The Jorgensens Marry Old Jazz & Modern Flourishes Via “The Lexington Stretch” (Album Review)

Yes, we bring you another duo, but it certainly sounds like a big band on several tunes. Kurt and Brianna Jorgensen (The Jorgensens) step forth with their second album, The Lexington Stretch,  in the company of a dozen other players, including a three-piece horn section and several backup vocalists, although the configurations are different in each track, ranging from a quartet to a baker’s dozen. Eight of the ten were written either by both or either of the Jorgensens with a cover from Willie Dixon (“If the Sea Were Whiskey”) and the standard “St. James Infirmary.” In the latter two cases, their arrangements are imaginative. This is an album mostly about songwriting, vocal harmonies, and a rather special feeling for the intersection of old-time jazz and blues. 

They are not an overnight sensation in terms of working together, or, mostly in Kurt’s case, as solo acts. They began their musical partnership in 2014 that eventually led to marriage and parenthood. Kurt has been a long-time bandleader, releasing eight albums to date. The Minnesota Music Awards has presented Kurt with the trifecta – Artist of the Year, Album of the Year, and Songwriter of the Year. Brianna Tagg-Jorgensen, a multi-instrumentalist, has played in several bands and toured nationally. They teamed up when Kurt produced and arranged her debut album. 

The treatment of the opening Dixon tune certainly doesn’t resemble a Chicago blues style. It has Kurt and Brianna  on vocals, accompanied by three other vocalists and just an upright bass, trumpet and clarinet. Similarly, “St. James Infirmary,” a tune that Kurt was going to use for an album in 2014 but abandoned for lack of fit, is a centerpiece in terms of vibe and sound. Kurt’s vocal is supported by wonderful clarinet and sax from Jeff King and trumpet from Jeff Levine while Donald “Hye Pockets” Robertson keeps a steady, soulful beat. This may be one of the most covered tunes ever, but Kurt’s arrangement and delivery stand out.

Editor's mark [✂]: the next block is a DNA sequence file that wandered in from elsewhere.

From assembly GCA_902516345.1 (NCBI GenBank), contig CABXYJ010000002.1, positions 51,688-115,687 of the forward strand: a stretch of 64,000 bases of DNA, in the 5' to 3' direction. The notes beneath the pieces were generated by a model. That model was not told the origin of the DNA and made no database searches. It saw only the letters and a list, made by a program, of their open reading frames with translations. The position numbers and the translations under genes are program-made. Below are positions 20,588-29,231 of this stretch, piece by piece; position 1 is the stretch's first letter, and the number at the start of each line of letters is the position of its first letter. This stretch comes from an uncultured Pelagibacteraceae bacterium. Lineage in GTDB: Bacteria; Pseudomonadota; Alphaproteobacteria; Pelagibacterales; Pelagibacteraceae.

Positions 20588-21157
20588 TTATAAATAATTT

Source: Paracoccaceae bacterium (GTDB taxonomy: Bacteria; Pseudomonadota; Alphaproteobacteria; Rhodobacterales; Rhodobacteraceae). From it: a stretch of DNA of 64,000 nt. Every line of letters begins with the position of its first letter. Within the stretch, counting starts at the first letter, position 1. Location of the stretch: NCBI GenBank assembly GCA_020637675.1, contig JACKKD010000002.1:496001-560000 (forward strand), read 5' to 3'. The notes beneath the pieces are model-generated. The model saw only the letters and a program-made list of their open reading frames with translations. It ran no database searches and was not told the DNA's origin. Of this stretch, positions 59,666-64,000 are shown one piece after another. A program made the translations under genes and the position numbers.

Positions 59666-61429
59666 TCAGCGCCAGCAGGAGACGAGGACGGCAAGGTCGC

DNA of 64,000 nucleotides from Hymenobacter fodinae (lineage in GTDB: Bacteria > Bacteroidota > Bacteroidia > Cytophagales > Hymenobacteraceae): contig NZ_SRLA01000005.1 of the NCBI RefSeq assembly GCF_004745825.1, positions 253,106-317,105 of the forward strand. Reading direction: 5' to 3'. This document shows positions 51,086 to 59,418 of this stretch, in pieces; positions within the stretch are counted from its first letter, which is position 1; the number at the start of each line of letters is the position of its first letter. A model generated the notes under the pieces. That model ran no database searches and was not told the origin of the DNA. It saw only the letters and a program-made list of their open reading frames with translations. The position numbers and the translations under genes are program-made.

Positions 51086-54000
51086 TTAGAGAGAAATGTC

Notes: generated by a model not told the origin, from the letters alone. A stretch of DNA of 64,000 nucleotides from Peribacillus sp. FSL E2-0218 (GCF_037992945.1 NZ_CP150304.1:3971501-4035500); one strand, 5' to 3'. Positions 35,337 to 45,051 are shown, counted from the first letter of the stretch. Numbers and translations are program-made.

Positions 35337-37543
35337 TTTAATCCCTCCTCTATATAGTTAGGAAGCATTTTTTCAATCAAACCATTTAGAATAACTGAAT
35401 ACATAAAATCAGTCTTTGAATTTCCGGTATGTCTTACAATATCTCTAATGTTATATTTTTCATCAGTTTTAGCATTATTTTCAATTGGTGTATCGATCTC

Brianna’s impassioned, gritty vocals are best on her own “Real Women.” Contemporary soul, or what they’ve dubbed “Americana Soul” is perhaps best represented in “Sweet Love,” written and sung by Brianna. Other highlight tracks are “Unchained,” written by Kurt who takes the lead vocal, “Voo Doo,” a co-write with Brianna on lead with a nine-piece band, and “Storyville,” a Southern soul tune written by Kurt with him in lead and featuring more superb reeds from Jeff King.  Yet, along with “Goin’ Goin’ Gone,” a guitar-driven tune from Kurt, pure blues comes in the closer, “Chocolate and Coffee Blues,” written and sung by Brianna with nice interplay between guitars and horns from King and Levine. To be sure, there’s a good deal of Crescent City in their sound.

Their album release show scheduled for September 14th in St. Paul will feature a ten-piece band and should enable them to replicate this throw-back-contemporary sound well.  The two often perform just as a duo when touring as each can play more than one instrument. Yet, the vocal harmonies and especially the horns seem so vitally important to this recording, it takes some imagination to realize what their duo sound would yield except to know it would be strong in a different way. Kurt views it this way, “Looking back, I am proud of the legacy of collected works which encompass over a hundred songs released before we started working together. I had been trying to create the Americana Soul sound for a long time. It plateaued and needed fresh life. Brianna helps me grow and be a more ‘unchained’ artist than I was before (pun intended). With this album, I think we’ve finally reached that pocket where there is a balance of creativity, songs and the sound we’ve been hearing in our heads slowly refining themselves to become what is now “The Lexington Stretch.” 

Seldom has a band married the old school pre-war jazz sound with contemporary flourishes like The Jorgensens. Call it Americana Soul or whatever you want. It sounds terrific.

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